Battery Life

Generally speaking, the 11-inch Zenbook Prime delivers about the same amount of battery life as its predecessor. For some reason we're able to hit much longer idle battery life on the Prime than the original Zenbook although I'm still trying to find out why. There's also an 11% improvement in our x264 playback test, but on average I'd expect to see similar battery life to the Sandy Bridge model - just with better performance. Note that these results also come despite the fact that ASUS is driving a much higher resolution, and presumably higher power, display than the original Zenbook.

Battery Life - Idle

Battery Life - Internet

Battery Life - H.264 Playback

The Zenbook Prime bucks the trend Jarred saw with the first Ivy Bridge notebook review where battery life took a small step backwards. These results bode well for future Ivy Bridge notebooks and Ultrabooks. It still remains to be seen if Intel's 22nm process will actually give us a battery life advantage in any notebook compared to its predecessor. It's possible that we are seeing some of the benefits of 22nm here already and they are simply offset by the more power hungry display. With the move to 22nm Intel should have a better hold on active power and leakage, but it's always possible that we'll have to wait until Haswell for the process to really be exploited.

Just like last time, ASUS has a couple of widgets to quickly change between power settings. The instant on widget lets you switch between suspend to RAM and suspend to disk modes. The former is expected to deliver up to 2 weeks of standby battery life, while the latter can push up to 150 days. I didn't have the time to test these claims (life is short, I draw the line at spending it testing claims of 150 day standby battery life). ASUS once again includes a counter that estimates how long your system will last in either mode based on current charge levels and power usage.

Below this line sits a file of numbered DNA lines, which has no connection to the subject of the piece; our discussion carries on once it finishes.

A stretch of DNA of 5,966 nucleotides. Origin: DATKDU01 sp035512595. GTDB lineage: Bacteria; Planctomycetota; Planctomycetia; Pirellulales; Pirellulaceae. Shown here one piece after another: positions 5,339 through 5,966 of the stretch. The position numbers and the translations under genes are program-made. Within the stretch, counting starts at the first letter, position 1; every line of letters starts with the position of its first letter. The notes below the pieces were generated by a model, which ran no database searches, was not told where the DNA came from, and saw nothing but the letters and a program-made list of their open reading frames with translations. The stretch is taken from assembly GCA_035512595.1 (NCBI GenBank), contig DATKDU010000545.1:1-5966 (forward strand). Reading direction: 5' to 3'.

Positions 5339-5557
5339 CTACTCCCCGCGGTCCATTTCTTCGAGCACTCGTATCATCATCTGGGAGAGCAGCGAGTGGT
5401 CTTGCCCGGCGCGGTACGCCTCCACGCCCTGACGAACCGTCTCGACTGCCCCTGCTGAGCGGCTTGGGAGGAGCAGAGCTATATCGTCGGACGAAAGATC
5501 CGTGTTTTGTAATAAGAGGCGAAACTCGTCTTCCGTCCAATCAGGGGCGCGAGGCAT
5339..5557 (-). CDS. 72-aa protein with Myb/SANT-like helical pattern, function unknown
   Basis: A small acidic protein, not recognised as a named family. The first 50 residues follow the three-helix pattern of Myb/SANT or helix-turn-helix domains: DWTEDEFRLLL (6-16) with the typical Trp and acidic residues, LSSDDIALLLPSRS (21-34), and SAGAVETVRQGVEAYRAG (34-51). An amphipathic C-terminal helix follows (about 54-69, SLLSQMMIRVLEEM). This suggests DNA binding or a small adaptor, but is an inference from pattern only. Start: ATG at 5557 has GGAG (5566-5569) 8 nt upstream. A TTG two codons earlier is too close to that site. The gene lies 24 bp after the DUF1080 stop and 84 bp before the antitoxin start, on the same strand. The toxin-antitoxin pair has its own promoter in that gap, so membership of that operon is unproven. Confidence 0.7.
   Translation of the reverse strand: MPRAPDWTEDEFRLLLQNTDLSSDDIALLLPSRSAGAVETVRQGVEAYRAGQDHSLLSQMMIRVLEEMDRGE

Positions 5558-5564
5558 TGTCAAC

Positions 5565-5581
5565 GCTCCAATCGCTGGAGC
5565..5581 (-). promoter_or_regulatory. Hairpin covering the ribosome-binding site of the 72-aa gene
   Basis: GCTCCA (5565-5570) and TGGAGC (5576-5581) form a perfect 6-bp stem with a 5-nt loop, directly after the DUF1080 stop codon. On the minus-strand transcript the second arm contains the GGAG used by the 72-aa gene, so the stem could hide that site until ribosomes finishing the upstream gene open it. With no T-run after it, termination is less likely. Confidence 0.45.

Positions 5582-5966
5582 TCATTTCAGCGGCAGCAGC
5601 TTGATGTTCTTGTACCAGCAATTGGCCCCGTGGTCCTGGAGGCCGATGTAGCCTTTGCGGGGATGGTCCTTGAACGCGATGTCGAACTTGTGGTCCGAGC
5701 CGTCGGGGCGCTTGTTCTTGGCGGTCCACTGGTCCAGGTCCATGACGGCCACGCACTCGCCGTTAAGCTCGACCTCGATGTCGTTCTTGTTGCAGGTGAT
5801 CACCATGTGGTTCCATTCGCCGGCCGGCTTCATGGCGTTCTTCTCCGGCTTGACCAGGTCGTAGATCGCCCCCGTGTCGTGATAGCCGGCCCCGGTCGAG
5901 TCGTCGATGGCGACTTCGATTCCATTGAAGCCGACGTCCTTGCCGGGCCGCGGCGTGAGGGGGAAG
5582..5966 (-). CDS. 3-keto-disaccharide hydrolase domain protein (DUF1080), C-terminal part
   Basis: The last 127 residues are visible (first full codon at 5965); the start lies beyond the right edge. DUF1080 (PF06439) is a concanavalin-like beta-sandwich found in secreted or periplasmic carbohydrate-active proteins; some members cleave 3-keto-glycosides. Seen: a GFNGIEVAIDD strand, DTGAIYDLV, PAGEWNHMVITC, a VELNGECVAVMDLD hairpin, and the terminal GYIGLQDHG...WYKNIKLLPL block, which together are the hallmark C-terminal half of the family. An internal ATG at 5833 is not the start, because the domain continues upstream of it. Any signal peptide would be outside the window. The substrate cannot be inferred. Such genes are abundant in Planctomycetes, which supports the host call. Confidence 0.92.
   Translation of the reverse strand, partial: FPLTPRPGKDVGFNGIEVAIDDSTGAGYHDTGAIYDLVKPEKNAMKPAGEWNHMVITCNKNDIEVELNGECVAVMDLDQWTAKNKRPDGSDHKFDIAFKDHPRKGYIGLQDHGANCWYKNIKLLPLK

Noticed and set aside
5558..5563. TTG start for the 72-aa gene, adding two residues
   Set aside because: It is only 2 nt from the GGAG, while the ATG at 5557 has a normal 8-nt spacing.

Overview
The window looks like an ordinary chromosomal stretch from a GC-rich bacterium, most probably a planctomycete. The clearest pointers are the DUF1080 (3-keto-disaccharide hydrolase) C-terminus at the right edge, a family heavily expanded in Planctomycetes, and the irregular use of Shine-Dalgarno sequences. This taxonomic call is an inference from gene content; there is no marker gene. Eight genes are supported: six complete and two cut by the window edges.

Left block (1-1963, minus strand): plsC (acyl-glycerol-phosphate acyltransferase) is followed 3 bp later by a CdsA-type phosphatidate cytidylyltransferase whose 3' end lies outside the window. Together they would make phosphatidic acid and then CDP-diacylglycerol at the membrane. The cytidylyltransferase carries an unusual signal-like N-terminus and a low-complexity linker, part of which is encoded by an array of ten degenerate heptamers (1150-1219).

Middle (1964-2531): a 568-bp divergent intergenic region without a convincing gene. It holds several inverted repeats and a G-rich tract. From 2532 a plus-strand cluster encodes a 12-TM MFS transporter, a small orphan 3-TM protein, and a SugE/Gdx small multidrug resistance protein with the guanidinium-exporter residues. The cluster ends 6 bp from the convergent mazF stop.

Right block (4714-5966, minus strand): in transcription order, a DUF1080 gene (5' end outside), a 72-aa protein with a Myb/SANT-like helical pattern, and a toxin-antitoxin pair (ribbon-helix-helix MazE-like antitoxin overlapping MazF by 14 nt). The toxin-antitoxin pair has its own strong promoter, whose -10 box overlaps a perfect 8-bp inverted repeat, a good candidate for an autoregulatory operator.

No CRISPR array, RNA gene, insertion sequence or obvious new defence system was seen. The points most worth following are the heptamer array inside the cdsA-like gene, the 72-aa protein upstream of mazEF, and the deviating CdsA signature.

The next widget is a quick tool to let you switch between high performance and battery saver Power4Gear power profiles. You can customize these profiles via the Windows control panel, but it's nice to have a button on the desktop that lets you quickly switch between them.

Configurable TDP

One feature of Ivy Bridge that we haven't been able to test until now is configurable TDP. While most Ultrabook CPUs ship with a 17W TDP, that's mostly an arbitrary thermal/power rating. If an OEM wants to design a chassis that can only accept a 13W part it previously had to hope that Intel would make such a thing. Alternatively, the OEM could underclock/undervolt a 17W chip on their own and hope to mimic Intel's validation and deliver a 13W configuration of their own. The former requires that a significant number of OEMs demand the part, while the latter is just too risky for the larger OEMs (get too aggressive on the undervolting side and end up with a bunch of unstable systems). The solution Intel proposed with Ivy Bridge is configurable TDP. For Ultrabooks this means you can set a 17W part to 13W.

Currently the setting is hidden away in Windows 7's power management settings. Once again I've had to censor the clock speeds here due to Intel's Ultrabook embargo:
You can map the 13W settings to the battery saver profile and then, at the click of a button, have a 13W Zenbook Prime instead of a 17W model. The difference in performance isn't significant however:

ASUS Zenbook Prime Configurable TDP Performance - Cinebench 11.5 (Multithreaded)
  16W - Max Freq 13W - Mid Freq 13W - Lowest Freq
ASUS Zenbook Prime UX21A 2.79 2.67 2.67

I'm still running battery life tests to quantify the impact on power consumption, but it's conceptually a neat thing to see in action finally. I suspect configurable TDP is going to play a major role with Haswell and convertible/dockable Ultrabook-tablet hybrids.